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Taxonomy and molecular taxonomy

Ryan, U. and Xiao, L. (2013) Taxonomy and molecular taxonomy. In: Cacciò, S. and Widmer, G., (eds.) Cryptosporidium: parasite and disease. Springer-Verlag, Wein, pp. 3-41.

Link to Published Version: http://dx.doi.org/10.1007/978-3-7091-1562-6_1
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Abstract

Cryptosporidium parasites belong to the phylum Apicomplexa and possess features of both the coccidia and gregarines. Currently, 25 species of Cryptosporidium are recognized in fish, amphibians, reptiles, birds and mammals. All 25 species have been confirmed by morphological, biological, and molecular data. Cryptosporidium duismarci and C. scophthalmi lack sufficient biological and/or molecular data to be considered valid species. In addition to the named species, more than 40 genotypes from various vertebrate hosts have been described. For these genotypes to receive taxonomic status, sufficient morphological, biological, and molecular data are required and names must comply with the rules of the International Code for Zoological Nomenclature (ICZN). A different interpretation of the ICZN led to the proposal that Cryptosporidium parvum be renamed as Cryptosporidium pestis and that C. parvum be retained for C. tyzzeri. However, this proposal violates the guiding ICZN principle of maintaining taxonomic stability and avoiding confusion. In addition, C. pestis lacks a full taxonomic description and therefore is not a valid species. The taxonomic status of Cryptosporidium spp. is rapidly evolving and many genotypes are likely to be formally described as species in the future.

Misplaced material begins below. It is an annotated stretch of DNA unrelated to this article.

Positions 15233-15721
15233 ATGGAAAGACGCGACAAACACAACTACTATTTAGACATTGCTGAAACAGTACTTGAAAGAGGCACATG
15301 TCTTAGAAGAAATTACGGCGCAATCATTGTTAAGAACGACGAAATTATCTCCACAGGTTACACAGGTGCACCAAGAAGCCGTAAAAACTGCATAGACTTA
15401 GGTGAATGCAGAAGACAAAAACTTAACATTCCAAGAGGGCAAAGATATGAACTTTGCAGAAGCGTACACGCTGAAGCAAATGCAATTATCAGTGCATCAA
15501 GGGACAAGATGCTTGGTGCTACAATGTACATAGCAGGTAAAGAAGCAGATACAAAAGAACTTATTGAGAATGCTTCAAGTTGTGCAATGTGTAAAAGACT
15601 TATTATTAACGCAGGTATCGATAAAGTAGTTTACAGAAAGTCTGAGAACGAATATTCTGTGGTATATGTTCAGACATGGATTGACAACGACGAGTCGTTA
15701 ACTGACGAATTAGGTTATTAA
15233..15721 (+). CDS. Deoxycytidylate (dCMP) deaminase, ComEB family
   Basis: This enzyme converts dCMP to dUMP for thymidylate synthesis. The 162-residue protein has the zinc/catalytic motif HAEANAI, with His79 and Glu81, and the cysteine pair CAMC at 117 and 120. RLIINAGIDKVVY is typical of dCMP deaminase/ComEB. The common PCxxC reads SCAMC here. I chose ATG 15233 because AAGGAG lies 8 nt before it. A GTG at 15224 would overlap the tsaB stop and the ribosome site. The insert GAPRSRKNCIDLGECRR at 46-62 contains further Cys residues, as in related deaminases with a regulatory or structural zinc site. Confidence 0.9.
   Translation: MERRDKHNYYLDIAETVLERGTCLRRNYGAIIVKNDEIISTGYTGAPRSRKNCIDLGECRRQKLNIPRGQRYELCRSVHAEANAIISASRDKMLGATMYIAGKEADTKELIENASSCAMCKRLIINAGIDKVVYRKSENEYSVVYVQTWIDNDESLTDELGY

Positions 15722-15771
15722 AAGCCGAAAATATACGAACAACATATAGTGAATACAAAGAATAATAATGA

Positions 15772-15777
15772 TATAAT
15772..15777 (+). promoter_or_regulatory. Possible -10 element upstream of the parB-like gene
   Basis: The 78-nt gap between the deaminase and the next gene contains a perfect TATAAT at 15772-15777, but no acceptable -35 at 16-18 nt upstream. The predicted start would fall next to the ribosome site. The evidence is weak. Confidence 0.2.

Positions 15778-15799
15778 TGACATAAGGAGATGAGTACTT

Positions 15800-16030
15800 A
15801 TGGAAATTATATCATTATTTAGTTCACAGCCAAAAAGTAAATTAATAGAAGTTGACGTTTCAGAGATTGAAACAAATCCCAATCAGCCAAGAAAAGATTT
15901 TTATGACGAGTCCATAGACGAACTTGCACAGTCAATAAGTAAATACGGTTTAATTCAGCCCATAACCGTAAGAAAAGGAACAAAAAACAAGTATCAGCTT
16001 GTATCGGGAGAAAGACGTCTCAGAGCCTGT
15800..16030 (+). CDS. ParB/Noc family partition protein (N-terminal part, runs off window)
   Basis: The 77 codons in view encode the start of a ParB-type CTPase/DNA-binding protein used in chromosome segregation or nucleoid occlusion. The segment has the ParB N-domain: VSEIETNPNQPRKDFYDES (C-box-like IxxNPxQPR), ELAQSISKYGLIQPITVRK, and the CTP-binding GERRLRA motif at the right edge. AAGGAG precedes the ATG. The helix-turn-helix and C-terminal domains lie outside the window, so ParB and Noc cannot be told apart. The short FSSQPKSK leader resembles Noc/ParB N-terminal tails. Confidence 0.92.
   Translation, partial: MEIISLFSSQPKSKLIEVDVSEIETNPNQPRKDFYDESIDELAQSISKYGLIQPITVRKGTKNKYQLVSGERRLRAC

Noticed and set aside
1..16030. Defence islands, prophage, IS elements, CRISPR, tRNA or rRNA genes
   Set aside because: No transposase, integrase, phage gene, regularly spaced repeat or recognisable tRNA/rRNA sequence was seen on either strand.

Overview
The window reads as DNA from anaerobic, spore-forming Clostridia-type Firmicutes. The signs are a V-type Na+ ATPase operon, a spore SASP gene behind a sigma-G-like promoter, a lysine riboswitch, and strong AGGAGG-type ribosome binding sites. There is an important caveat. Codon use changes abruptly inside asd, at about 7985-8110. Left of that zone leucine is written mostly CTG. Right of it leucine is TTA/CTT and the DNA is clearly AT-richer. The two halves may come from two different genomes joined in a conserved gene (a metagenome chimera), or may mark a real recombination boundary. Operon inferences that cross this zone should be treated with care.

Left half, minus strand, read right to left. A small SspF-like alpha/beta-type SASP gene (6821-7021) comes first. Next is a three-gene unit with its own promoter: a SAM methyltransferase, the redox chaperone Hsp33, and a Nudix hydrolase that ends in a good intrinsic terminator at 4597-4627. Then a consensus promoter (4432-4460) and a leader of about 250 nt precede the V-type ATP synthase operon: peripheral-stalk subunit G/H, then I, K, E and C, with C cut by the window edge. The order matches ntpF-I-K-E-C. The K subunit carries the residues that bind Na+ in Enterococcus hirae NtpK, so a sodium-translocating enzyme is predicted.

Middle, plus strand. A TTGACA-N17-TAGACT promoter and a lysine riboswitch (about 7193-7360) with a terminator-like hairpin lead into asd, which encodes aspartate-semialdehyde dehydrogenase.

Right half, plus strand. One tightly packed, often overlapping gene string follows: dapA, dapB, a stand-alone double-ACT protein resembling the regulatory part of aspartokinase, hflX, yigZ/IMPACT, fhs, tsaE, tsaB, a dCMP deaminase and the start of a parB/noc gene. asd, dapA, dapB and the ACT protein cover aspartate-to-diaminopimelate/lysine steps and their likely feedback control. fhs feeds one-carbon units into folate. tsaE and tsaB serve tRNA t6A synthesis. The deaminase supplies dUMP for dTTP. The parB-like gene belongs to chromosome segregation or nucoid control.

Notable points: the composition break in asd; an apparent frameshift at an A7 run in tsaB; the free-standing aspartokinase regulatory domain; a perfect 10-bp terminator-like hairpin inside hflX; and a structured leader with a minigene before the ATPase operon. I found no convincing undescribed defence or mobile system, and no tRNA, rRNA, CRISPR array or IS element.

Publication Type: Book Chapter
Murdoch Affiliation: School of Veterinary and Life Sciences
Publisher: Springer-Verlag
Copyright: © Springer-Verlag Wien 2014.
URI: http://researchrepository.murdoch.edu.au/id/eprint/30009
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